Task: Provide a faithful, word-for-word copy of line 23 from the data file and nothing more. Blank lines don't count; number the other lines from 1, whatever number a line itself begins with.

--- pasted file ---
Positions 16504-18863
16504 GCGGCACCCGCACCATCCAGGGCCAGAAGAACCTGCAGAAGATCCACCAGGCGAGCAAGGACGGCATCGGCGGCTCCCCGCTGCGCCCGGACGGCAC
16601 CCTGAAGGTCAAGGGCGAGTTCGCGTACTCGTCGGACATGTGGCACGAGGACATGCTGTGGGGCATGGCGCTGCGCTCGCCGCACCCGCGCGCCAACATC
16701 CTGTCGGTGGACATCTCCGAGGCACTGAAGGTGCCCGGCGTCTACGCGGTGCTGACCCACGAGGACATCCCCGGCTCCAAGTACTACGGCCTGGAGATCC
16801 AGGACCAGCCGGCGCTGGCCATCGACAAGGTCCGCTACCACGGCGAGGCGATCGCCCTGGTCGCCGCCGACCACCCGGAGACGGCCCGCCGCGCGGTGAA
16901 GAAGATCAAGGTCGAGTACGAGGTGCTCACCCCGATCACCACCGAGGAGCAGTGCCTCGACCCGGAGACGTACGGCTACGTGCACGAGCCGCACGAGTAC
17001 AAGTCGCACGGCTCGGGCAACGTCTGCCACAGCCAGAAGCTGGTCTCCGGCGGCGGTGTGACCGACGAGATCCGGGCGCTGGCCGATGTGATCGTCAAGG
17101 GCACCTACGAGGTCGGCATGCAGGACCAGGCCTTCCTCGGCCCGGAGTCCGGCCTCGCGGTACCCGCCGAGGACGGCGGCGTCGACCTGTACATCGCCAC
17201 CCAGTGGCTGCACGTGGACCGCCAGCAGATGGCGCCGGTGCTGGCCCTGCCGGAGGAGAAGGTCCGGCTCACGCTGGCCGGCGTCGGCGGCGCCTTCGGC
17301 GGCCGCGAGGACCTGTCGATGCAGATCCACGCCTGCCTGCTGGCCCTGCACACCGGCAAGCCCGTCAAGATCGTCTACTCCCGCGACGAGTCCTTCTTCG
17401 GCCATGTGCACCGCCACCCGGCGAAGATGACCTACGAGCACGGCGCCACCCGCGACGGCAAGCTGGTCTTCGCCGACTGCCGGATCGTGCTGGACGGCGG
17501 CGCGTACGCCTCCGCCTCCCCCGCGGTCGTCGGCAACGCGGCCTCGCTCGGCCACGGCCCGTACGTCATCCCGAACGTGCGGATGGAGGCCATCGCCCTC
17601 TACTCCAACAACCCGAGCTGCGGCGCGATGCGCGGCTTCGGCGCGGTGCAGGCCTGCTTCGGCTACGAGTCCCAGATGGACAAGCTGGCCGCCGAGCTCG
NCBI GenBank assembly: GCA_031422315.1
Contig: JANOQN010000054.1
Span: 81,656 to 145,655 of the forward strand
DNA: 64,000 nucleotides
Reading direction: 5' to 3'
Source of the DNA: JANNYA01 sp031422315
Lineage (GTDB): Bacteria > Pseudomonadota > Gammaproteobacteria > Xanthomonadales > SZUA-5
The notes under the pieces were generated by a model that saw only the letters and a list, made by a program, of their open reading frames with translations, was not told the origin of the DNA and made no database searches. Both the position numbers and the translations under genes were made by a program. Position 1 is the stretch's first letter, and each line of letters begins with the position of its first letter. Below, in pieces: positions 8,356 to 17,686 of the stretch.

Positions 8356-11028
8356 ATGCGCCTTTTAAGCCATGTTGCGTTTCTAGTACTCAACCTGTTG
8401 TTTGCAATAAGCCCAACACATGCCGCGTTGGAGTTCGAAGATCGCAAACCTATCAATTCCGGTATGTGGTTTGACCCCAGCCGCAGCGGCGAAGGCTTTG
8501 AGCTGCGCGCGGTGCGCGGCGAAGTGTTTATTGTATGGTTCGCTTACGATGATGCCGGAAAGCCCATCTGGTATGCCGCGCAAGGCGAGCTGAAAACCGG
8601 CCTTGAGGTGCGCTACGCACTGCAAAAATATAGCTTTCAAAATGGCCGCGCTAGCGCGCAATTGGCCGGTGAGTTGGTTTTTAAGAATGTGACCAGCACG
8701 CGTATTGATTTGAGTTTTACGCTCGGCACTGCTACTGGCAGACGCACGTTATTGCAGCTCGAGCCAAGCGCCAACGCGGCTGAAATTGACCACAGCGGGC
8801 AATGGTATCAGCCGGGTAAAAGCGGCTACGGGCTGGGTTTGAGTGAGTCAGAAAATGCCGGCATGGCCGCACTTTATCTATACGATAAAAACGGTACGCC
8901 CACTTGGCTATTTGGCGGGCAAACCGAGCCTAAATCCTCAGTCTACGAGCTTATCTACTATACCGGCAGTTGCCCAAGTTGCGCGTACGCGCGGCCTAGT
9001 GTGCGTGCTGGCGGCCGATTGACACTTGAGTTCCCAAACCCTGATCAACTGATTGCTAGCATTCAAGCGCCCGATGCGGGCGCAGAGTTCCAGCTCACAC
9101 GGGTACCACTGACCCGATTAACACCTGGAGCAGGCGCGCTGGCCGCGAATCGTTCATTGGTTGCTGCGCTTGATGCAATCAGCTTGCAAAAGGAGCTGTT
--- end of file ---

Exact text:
8356 ATGCGCCTTTTAAGCCATGTTGCGTTTCTAGTACTCAACCTGTTG